"I have heard of a cranberry-raspberry wine, but don't
know where to find the recipe. Can you help? " Adison Martin
Both cranberry and raspberry are fairly tart fruit. Combining them to make a wine is certainly possible, but the exact combination of fruit required to make a good wine would require a bit of experimentation. Instead, I have found a passing reference to this wine in Terry Garey's book, using frozen cranraspberry concentrate. The recipe is not exact, so I have diddled with it a bit to devise the recipe below. I have not made this wine, but intend to. I fully expect it to work as stated.
Thaw the cranraspberry concentrate and pour in gallon jug. Add sugar, crushed Campden, tannin, and yeast nutrient. Add water, leaving 3-4 inches of air above liquid. Stir thoroughly with wooden dowel until all sugar is dissolved (or just screw cap on jug, pick it up and shake it until sugar dissolves, being sure you remove the cap afterwards). Cover mouth of jug with paper towel held by rubber band and set aside 12 hours. Add pectic enzyme, stir, recover, and set aside another 12 hours. Add activated wine yeast, recover, and set in warm place. Stir daily until specific gravity drops to 1.020 (about 2 weeks), then top up, fit airlock and set in warm place again. Rack when s.g. reaches 1.000 (30-45 days), top up, refit airlock, and set in cooler place. Rack again in 60 days and again 60 days after that, topping up and refitting airlock each time. Wine should now be dry, clear and ready to bottle. This wine tends to be tart so taste first. If too dry, dissolve one crushed Campden tablet and 1/2 tsp potassium sorbate in one cup of the wine and add to main body of wine. Sweeten to taste, refit airlock and set aside 10 days. Rack into bottles and age 6 months before tasting. [Adapted from Terry Garey's The Joy of Home Winemaking]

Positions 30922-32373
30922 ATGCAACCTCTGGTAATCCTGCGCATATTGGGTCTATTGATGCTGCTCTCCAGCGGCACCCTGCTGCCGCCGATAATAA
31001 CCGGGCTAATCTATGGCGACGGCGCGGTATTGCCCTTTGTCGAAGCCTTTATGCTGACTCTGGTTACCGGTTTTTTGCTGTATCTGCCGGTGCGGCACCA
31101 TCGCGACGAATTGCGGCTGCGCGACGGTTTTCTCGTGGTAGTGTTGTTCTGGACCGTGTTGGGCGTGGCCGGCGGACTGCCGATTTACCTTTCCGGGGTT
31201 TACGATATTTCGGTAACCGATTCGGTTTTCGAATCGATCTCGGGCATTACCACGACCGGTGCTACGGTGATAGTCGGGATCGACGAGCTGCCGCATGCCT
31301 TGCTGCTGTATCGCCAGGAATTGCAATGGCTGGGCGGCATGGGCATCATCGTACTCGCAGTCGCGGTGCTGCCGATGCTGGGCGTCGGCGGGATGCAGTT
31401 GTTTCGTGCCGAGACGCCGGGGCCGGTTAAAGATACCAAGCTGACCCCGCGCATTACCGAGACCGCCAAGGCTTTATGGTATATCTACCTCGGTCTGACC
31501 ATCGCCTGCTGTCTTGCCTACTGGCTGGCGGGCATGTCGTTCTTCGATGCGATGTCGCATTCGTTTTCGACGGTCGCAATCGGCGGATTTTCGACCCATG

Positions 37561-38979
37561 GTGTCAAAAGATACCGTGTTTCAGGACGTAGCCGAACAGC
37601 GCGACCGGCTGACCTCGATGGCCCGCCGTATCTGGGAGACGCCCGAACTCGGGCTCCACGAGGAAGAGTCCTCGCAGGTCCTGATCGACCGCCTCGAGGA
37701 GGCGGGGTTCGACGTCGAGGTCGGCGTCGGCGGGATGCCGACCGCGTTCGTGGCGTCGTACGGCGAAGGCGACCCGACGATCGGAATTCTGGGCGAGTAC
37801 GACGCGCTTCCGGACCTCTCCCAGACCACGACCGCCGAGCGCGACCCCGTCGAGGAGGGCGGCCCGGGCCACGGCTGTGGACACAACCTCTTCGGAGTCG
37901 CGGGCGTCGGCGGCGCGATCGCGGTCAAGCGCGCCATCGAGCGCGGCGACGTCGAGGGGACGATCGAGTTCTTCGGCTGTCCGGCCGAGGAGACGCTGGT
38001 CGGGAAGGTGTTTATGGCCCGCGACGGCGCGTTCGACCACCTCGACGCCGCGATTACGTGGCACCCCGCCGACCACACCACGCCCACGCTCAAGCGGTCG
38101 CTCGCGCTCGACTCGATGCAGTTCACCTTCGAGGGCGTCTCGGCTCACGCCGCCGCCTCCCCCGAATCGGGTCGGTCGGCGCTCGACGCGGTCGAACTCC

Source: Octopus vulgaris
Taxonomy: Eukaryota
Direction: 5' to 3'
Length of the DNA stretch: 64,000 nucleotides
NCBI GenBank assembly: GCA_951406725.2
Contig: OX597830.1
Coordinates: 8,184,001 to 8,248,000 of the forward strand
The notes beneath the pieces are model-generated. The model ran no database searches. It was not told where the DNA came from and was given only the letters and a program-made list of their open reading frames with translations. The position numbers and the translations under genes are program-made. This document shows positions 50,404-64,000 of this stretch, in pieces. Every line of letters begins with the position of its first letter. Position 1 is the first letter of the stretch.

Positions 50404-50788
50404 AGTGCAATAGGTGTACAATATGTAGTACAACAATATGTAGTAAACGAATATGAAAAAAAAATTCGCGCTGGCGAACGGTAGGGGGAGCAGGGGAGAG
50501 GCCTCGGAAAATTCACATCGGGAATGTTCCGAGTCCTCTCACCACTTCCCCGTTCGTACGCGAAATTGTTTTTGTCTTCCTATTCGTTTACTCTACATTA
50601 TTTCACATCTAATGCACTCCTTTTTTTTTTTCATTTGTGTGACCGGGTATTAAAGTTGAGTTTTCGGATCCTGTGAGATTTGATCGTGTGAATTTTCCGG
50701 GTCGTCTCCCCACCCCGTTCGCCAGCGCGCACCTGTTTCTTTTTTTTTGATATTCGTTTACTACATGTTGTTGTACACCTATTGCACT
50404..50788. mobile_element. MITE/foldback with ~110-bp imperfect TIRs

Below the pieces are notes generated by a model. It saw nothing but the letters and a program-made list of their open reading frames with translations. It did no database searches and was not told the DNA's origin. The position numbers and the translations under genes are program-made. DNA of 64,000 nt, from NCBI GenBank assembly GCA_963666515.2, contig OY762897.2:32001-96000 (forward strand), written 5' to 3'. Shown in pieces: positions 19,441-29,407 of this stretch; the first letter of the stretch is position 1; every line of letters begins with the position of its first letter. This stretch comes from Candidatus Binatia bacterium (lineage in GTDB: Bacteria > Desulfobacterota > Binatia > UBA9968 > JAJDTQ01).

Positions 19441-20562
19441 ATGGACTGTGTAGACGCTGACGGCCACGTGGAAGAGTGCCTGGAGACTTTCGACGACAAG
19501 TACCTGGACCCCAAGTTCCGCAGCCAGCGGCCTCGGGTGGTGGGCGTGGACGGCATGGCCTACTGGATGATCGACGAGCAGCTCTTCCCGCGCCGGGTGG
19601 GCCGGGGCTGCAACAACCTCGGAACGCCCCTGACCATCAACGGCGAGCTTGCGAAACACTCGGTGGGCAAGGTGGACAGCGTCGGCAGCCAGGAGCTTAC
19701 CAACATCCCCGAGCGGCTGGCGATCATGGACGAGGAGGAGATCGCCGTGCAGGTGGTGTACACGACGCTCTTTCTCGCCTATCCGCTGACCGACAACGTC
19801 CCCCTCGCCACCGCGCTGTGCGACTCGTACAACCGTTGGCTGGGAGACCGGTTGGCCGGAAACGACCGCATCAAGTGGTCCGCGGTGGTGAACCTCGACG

My thanks to Adison Martin for this request.